Photos taken at a white squatter camp in South Africa reveal the squalid conditions in which hundreds of families live.
The Munsieville camp, which lies 45 minutes from the city of Johannesburg, was one of the shanty towns that was formed after the fall of Apartheid in 1994.
Built on the site of a former dumping ground, the stinking camp houses families with young children. Rows of shanty huts made of wood and corrugated metal are lined along the dusty wasteland the squatters call home.
Pictured left: A mother holds her baby in the Munsieville camp; pictured right: a young child shows off the meal he is eating from a tattered takeaway box. Children such as these were born after the end of apartheid
Struggling families search through bags and boxes of food which are piled on the back of a truck in Munsieville, a squatter camp near Johannesburg built on the site of a former dumping ground
Pictured left: A grimy toilet with dirty-looking water surrounded by rubbish, including a stack of empty toilet rolls and a drinks bottle; right: cutlery and kitchen equipment laid out on a table
A frail-looking bearded man holds a pile of his clothes and a pair of flip flops at the camp which he calls home
The children play with whatever they can find on the dirty, rubbish-littered ground while pet dogs lie around in the heat.
A photo of a bedroom shows a dusty-looking double bed which has been covered by a green blanket.
Poverty-stricken parents search through boxes and plastic bags of groceries from the back of a truck while a young child is seen clutching a take-away box with what appears to be a sausage and egg.
Inhabitants of Munsieville camp say they are short of baby clothing and require donations including everyday household items like brooms and buckets as well as their regular food supplies. One pregnant woman, 19, said she is in desperate need of clothing for a young boy.
Basic hygiene appears to be lacking at Munsieville, with a photo of a grimy-looking communal toilet revealing a lack of cleanliness, while empty rolls of toilet paper are stacked on the back of the toilet.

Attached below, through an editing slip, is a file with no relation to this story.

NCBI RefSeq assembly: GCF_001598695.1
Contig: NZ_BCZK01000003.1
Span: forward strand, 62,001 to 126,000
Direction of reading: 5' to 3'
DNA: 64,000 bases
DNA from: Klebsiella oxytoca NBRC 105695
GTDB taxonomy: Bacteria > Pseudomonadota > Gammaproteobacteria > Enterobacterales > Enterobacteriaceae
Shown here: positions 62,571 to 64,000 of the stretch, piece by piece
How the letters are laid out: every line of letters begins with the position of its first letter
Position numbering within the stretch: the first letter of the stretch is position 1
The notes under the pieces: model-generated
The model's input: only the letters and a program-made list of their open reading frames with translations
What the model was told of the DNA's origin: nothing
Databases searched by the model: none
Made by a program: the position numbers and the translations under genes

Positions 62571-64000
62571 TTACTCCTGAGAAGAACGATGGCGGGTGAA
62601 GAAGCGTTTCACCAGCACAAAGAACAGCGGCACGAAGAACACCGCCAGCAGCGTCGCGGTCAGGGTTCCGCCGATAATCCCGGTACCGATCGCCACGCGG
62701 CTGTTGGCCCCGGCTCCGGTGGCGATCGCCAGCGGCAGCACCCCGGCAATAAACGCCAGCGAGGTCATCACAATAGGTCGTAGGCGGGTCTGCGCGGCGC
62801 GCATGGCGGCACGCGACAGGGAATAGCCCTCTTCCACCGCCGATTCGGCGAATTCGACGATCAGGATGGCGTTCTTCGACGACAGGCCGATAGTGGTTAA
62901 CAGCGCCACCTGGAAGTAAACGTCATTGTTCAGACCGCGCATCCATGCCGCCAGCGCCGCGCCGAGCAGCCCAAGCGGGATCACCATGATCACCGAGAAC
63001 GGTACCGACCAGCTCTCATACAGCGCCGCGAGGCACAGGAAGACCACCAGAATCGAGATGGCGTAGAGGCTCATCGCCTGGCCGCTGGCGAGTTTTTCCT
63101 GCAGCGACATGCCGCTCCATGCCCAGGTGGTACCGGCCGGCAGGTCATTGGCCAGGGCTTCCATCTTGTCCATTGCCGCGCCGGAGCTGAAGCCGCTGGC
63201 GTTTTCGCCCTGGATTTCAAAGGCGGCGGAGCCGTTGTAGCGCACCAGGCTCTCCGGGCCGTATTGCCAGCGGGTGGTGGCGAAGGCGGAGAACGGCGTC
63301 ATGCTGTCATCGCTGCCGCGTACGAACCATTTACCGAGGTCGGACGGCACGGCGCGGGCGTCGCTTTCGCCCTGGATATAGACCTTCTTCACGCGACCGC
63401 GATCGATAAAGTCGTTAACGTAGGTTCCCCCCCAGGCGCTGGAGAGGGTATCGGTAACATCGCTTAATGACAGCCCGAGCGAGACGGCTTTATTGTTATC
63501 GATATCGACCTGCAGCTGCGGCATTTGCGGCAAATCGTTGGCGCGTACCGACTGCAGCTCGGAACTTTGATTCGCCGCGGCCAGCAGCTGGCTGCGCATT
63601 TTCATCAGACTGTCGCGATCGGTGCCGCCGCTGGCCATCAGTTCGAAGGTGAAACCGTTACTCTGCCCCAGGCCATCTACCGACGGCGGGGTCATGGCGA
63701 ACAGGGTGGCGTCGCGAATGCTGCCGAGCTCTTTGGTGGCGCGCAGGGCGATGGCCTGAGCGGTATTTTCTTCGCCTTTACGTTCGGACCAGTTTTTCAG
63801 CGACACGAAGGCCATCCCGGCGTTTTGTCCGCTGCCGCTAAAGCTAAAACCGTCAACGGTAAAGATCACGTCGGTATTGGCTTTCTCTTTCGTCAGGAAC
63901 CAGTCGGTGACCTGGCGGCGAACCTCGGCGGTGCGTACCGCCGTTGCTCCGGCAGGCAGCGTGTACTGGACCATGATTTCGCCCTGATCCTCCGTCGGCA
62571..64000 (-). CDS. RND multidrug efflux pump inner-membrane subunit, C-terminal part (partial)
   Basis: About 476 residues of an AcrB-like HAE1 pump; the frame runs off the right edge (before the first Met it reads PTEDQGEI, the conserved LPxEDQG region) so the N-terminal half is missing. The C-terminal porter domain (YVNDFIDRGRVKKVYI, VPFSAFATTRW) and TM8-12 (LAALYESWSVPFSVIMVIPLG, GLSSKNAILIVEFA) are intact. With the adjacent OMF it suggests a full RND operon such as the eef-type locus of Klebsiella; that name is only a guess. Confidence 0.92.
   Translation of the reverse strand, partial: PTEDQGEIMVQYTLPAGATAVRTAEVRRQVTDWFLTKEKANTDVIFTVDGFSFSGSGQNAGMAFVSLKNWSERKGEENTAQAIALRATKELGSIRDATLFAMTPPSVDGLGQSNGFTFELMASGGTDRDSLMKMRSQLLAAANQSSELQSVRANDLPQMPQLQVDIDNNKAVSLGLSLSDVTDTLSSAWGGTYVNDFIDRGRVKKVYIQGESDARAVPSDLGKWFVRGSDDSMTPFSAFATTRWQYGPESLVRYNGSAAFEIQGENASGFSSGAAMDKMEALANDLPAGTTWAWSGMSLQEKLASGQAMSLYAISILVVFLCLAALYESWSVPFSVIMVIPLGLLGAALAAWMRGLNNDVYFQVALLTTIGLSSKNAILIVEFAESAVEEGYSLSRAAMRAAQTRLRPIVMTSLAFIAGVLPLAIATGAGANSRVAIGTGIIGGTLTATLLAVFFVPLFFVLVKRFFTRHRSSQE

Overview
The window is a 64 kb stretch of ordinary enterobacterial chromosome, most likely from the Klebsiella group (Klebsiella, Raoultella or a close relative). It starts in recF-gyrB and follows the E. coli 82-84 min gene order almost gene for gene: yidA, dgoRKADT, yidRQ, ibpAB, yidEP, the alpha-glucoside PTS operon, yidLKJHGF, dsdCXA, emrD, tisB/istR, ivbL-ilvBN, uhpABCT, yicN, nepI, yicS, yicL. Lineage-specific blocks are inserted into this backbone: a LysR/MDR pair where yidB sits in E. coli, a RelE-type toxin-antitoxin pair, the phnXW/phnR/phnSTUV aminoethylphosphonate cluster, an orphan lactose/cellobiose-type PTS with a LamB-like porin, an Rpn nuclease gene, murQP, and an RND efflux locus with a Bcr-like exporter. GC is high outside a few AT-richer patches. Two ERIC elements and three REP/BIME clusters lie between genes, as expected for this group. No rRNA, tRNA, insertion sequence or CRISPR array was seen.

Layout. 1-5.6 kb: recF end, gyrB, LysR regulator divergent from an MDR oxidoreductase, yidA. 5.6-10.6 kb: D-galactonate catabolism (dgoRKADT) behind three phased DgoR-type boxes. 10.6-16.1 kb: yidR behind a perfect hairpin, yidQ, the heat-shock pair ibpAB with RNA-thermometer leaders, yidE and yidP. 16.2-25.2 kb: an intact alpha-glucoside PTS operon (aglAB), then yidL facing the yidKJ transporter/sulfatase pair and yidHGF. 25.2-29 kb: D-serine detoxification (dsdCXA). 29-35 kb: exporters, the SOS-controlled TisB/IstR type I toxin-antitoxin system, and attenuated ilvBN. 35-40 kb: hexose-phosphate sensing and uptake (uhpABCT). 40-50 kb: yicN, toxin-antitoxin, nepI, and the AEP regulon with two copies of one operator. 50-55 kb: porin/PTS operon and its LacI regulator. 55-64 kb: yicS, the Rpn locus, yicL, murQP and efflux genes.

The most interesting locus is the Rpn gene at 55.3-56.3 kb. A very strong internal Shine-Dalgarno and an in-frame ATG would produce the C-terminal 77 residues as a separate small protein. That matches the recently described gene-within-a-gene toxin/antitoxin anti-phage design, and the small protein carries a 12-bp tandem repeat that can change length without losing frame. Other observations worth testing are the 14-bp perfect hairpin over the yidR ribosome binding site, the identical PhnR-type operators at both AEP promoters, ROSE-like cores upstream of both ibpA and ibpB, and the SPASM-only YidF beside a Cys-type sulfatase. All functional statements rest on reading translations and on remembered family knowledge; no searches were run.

The camp has no electricity and very little food and running water. The huts are typically built with bare earth floors, but frequent floods wash away the topsoil and leave decades-old waste exposed.
One woman is photographed holding plastic plates of food for the camp, which looks like a meal of sausages, rice and sauce.
This woman is a 19-year-old expectant mother, already eight months pregnant when this picture was taken, who says she is in desperate need of donated baby clothes for a boy
People at the Munsieville camp search for groceries on the back of a truck. The squatters say they need donations of clothes and tools including brooms and buckets as well as their regular food supplies
A woman holds three meals on plastic plates, serving up what appear to be sausages, rice and sauce. Two dogs prowl around in the background in front of a truck while a wooden hut is seen in the background
A woman (left) holds a cardboard box filled with tinned groceries, onions and cooking oil. A dusty-looking bed (right) gives an idea of the sleeping conditions in the camp
Leigh Du Preez, the founder of the South African Family Relief Project (SAFRP), told DW that government policies designed to redress the economic imbalance between white and black people following the collapse of Apartheid have left more and more whites without a job.
‘We are losing our jobs because of the color of our skin, because we’re white,’ she said.